The Ethiopian Consul-General followed with a presentation on the economic strategy of his country, characterized by policies that have greatly improved the per-capita income, literacy rate, and public health care since the 1990s. With an envisaged annual GDP growth of 11%, Ethiopia wants to become a middle-income level country by 2025, made possible by opportunities for Ethiopians to set up a farm or shop at the price that many pay today to human traffickers to be brought to Europe as refugees. Ethiopia, itself, is the largest refugee host in Africa, with 800,000 refugees from South Sudan, Somalia, Eritrea taken in–a fact that nobody in Europe talks about. Ethiopia will be transformed from a primary-products exporter to a nation with high-value production and infrastructure, and the country’s cooperation with Russia, China, India, and Brazil in rail projects is important in this context.
Marcello Vichi then gave a review of the history of the Transaqua Project discussion during the past 35 years, from the first proposals presented by Italy’s Bonifica company 1982-1985, to African governments as well as the United Nations, pointing to a transfer of water from the giant Congo River as the only viable option for refilling Lake Chad. The proposal has largely been met with disinterest or pessimism as to the chance of its realization, has been discarded as allegedly “megalomaniac,” but the recent refugee streams have made Europe rethink its views, and Transaqua, which has always been more than just water for Chad — rather the broader framework for the development of entire Central Africa — is the only option that can attract the young generation of African labor force not to become refugees.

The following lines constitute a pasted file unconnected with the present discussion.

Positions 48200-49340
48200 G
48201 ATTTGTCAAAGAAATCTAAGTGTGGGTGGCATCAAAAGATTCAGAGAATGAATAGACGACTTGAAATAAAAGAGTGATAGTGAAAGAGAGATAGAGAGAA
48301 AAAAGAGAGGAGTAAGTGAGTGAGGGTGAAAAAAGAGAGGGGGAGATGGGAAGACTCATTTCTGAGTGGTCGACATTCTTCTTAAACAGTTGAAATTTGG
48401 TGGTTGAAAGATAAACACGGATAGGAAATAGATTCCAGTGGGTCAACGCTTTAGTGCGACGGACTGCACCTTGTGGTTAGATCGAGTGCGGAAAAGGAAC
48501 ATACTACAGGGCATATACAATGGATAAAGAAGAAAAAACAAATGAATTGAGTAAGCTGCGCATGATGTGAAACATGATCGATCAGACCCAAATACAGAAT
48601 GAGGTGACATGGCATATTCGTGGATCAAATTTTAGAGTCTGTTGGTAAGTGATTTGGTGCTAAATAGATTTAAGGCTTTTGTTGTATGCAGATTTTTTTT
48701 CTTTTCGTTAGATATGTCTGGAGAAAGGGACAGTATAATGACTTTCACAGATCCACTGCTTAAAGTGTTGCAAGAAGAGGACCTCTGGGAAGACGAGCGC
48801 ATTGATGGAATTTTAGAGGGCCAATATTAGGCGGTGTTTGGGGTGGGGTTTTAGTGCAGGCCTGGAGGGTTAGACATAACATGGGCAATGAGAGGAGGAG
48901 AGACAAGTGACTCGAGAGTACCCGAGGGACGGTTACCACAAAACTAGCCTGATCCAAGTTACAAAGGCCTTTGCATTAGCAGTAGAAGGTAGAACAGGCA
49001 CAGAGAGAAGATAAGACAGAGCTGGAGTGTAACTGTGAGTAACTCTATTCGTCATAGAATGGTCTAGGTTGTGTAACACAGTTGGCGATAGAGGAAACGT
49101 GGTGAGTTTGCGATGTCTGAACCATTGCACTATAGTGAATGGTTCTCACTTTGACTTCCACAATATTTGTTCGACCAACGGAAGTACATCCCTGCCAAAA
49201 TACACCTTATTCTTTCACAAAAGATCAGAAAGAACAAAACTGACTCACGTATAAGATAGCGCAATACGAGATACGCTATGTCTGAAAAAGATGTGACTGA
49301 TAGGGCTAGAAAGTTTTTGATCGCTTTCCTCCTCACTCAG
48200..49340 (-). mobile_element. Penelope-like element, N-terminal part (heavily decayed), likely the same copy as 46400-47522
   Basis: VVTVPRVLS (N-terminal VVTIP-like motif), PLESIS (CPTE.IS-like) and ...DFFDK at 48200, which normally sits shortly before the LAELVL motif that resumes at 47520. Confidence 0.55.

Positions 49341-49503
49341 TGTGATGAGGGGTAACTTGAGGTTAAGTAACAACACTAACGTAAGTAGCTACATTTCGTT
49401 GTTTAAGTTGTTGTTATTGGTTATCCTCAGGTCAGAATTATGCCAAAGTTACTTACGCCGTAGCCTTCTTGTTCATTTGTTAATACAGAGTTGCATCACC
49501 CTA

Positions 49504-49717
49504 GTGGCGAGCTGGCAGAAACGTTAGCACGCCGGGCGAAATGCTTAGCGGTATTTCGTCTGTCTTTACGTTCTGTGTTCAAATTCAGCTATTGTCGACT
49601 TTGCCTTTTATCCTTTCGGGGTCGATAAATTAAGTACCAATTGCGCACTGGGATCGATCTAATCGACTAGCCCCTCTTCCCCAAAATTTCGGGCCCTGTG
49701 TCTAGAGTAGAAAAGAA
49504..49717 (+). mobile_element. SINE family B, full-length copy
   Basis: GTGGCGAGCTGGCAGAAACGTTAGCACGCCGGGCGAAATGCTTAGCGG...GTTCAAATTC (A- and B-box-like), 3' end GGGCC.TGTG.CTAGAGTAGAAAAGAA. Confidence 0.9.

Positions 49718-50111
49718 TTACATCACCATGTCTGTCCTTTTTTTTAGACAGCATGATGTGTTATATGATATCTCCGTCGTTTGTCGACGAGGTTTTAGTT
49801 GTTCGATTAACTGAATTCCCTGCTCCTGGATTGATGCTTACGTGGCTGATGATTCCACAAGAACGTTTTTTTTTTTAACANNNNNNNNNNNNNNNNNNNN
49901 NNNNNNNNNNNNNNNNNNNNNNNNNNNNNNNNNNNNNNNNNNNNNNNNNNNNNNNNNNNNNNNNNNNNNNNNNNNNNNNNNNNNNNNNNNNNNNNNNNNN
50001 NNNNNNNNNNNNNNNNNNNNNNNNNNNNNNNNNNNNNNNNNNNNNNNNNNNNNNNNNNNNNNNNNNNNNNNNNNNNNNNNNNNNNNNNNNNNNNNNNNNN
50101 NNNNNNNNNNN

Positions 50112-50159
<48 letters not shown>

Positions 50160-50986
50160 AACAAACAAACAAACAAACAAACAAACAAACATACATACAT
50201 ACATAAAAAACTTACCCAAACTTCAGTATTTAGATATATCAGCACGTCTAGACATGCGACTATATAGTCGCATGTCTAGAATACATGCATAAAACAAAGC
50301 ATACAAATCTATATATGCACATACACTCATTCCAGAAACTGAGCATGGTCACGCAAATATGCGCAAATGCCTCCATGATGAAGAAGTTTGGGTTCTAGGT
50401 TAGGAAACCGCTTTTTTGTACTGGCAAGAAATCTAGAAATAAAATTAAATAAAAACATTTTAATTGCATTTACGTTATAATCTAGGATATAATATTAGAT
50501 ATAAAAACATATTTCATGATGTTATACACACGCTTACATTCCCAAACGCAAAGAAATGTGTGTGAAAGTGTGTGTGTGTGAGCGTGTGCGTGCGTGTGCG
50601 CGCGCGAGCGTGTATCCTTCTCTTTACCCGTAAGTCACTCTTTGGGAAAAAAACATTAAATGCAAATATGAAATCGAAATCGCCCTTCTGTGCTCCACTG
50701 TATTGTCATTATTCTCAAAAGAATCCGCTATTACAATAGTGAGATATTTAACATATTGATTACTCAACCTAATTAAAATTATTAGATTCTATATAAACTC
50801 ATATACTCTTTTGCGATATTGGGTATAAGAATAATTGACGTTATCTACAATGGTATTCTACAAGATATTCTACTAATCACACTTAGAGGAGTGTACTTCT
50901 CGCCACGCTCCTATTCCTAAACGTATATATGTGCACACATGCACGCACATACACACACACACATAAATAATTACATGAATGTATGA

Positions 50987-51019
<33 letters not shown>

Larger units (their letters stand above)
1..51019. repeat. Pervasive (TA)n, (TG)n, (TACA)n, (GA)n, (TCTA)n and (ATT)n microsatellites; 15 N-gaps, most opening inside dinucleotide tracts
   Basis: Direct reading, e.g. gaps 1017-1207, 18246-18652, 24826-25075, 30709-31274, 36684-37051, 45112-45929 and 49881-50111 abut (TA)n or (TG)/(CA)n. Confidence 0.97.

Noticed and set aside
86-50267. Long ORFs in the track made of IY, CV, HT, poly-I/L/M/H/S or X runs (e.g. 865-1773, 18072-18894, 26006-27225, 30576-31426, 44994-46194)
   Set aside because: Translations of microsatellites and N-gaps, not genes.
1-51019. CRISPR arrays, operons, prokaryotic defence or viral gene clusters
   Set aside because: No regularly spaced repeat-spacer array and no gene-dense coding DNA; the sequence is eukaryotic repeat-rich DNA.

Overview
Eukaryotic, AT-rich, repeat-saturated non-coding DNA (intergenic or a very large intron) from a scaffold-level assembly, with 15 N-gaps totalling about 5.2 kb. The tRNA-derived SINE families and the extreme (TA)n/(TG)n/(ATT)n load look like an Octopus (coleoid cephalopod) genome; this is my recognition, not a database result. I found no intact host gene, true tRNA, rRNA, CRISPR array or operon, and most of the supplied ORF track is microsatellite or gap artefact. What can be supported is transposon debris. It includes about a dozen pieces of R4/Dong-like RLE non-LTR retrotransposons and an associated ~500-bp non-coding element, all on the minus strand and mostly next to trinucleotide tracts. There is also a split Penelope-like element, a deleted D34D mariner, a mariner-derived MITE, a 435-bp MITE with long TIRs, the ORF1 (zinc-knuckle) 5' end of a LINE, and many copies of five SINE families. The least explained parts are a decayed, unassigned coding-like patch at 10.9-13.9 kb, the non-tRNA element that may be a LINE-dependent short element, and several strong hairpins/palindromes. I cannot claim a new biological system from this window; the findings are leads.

Marcello Vichi introducing Andrea Mangano as a leading proponent of the Transaqua project.
Andrea Mangano then gave an overview of what Lake Chad was 35 years ago and what it is now, with 90% of its water lost. It shares the problem with other evaporating inland lakes in the world that are no longer supplied by their traditional tributaries–the Aral Sea, Lake Urmia, Lake Turikana, the Dead Sea. The only thing that improves the situation is water transfer and reduced consumption by irrigation via new technologies. This is done by Transaqua, which will tap 5% of the water from the upper tributaries of the Congo River, which is otherwise flowing away unused into the Atlantic Ocean at volumes 14 times the water of Germany’s biggest river, the Rhine. Refilling the lake will be done with infrastructure construction that will give the entirety of Central Africa hydropower, irrigation for agriculture, and waterway transport, and relieve the region from its present land-locked situation.
Mohammed Bila elaborated on the Transaqua issue in the expanded panel, pointing to the big and ongoing migration wave southwards from Chad, since the huge drought of 1973 during which the Lake Chad already lost 40% of its water. The farmers and their cattle that have migrated to the south, will not return to Chad unless the lake is refilling, and unless the terrorist movement of Boko Haram has been crushed.
Ulf Sandmark reported on his two visits to Syria in 2014 and 2015, during which it became evident that the reconstruction of Syria actually implies the development of the entire Southwest Asia region, making it an integral part of the New Silk Road–to which he found the Syrians open-minded, and when the “Phoenix” reconstruction plan drafted back in Stockholm was presented to the Syrians during the second visit, it received broad coverage in the country’s media.